In 1848, Kurz also made this observation regarding construction of the tipi;

"The Indians...pitched their tents of skins (or, as often happened, of white cotton cloth)...." indicating that by the late 1840's canvas was not an uncommon material used for tipis.


 Rufus Sage provides the following description in Rocky Mountain Life

"At the time of our arrival at the Fort [Fort Platte], Two villages of Indians were encamped near by.  Their lodges, being the first I ever saw, proved objects of great interest to me.  

The lodge of a mountain Indian consists of a frame work of light poles, some twenty-five feet long, bound together at the small ends, and raised by planting the opposite extremities aslope, at given distances apart, so as to describe a circle, at the base, converging to a triangular apex, for roof and sides; -over this is spread a covering of buffalo robes, so nicely dressed and seamed, it readily sheds rain and excludes the fierce winds to which the country is subject.  A small aperture at the top, affords passage for the smoke emitted from the fire occupying the centre ground work.  The entrance is at the side, where a large piece of undressed buffalo skin (hung from the top and so placed as to be opened or closed, at pleasure, on the ingress or egress of the inmate) furnishes the simple substitute for a door.

These lodges (some of them containing quantities of roofage to the amount of ten or fifteen buffalo skins) are large and commodious; and, even comfortable, in the severest weather; the heat from the centre fire, being refracted on striking the sloping sides, communicates an agreeable warmth to every part.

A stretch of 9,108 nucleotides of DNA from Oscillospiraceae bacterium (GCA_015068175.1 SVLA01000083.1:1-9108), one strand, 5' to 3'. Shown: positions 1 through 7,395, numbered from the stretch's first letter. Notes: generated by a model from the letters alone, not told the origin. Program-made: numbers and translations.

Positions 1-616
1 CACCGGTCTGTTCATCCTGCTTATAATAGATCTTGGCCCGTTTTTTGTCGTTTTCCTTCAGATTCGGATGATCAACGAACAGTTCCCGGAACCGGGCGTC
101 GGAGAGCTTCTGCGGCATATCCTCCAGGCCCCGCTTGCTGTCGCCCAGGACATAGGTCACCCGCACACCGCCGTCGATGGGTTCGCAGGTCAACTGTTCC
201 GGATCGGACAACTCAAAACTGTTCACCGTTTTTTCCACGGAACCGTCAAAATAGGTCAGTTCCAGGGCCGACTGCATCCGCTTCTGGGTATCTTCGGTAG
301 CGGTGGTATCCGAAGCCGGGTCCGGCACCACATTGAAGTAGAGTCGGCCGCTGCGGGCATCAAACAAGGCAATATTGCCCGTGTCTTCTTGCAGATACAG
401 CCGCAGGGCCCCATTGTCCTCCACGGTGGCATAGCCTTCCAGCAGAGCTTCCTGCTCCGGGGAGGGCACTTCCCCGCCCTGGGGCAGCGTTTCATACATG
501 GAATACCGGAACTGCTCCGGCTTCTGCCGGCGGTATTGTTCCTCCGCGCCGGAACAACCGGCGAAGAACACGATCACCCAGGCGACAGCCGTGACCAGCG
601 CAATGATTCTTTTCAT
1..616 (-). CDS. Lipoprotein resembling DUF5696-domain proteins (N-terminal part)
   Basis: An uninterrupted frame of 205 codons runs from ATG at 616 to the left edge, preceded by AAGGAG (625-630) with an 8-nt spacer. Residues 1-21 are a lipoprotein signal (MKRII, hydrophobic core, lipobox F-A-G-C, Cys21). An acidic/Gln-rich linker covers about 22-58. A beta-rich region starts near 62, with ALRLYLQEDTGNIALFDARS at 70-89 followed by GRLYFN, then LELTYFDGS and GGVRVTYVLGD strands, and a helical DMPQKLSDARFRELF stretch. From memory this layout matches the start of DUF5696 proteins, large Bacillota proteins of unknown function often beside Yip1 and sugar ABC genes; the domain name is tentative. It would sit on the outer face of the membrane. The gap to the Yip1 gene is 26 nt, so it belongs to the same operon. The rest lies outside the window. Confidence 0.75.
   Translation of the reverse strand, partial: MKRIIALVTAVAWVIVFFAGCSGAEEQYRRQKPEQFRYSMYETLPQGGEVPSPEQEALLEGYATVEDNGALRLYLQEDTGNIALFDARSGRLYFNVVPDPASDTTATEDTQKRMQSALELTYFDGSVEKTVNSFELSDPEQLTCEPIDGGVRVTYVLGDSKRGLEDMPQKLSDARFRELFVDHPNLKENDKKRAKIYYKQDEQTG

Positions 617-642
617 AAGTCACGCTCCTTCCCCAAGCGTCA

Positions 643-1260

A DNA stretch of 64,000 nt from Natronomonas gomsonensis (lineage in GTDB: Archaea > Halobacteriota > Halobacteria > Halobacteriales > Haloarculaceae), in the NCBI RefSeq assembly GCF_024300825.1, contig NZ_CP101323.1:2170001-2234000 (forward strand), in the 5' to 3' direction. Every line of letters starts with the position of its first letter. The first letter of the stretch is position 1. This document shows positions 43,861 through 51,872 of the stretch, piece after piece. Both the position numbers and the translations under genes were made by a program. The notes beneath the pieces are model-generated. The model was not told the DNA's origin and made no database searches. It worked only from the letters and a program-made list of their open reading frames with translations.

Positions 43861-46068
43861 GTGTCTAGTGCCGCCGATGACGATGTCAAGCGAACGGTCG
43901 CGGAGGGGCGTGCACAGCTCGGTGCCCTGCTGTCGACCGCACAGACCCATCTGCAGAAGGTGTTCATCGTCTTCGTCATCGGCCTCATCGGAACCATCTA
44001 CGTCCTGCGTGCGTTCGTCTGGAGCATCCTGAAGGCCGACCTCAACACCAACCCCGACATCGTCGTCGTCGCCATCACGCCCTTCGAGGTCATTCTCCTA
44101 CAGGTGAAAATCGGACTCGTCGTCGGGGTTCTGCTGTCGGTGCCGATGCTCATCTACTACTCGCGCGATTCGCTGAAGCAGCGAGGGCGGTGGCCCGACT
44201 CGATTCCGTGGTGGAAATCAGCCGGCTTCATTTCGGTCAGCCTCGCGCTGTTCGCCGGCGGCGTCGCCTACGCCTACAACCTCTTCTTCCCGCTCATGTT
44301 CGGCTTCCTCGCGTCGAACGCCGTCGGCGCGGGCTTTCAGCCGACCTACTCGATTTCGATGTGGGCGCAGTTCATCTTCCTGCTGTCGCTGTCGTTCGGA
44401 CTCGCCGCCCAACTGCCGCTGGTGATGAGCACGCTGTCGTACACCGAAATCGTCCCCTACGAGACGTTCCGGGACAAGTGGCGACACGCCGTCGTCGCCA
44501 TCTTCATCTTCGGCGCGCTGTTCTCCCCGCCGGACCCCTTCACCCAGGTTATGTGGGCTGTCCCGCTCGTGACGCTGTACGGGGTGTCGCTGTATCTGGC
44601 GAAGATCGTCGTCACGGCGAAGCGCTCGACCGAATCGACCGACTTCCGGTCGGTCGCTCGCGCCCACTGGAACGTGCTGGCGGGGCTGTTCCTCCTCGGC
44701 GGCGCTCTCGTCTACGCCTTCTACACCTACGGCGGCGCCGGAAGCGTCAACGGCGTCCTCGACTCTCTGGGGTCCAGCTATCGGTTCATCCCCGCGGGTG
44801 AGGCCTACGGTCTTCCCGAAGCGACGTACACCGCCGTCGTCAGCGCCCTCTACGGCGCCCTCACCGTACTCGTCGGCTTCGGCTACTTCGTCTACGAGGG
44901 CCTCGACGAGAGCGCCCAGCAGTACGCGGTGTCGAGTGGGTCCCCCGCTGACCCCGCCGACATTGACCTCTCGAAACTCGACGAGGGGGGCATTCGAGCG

An Indian lodge, in the summer, is admirably adapted to the pleasure of its occupants, -by raising the lower extremities of the envelope and securing them at the proper elevation, a free passage of air is obtained, which greatly contributes to increase the merits of the delightful shade afforded by the superstructure.  

A lodge of the largest size may easily be made to accommodate fifteen persons.  The interior is arranged by placing the fixtures for sleeping at the circumference of the circle, which afford seats to the inmates, and thus a sufficient space is left vacant between them and the centre fire."  


During the winter of 1834-35, Warren Ferris records the following observations in Life in the Rocky Mountains about living in a tipi:

"One who has never lived in a lodge, would scarcely think it possible for seven or eight persons to pass a long winter agreeably, in a circular room, ten feet in diameter, having a considerable portion of it occupied by the fire in the centre; but could they see us seated around the fire, cross legged like Turks, upon our beds, each one employed in cleaning guns, repairing moccasins, smoking, and lolling at ease on our elbows, without interfering with each other, they would exclaim, Indeed they are as comfortable as they could wish to be! which is the case in reality.  I moved from a lodge into a comfortable log house, but again returned to the lodge, which I found much more pleasant than the other.  These convenient and portable dwellings, are partially transparent, and when closed at the wings above, which answer the double purpose of windows and chimneys, still admit sufficient light, to read the smallest print without inconvenience.  At night a good fire of dry aspen wood, which burns clear without smoke, affording a brilliant light, obviates the necessity of using candles."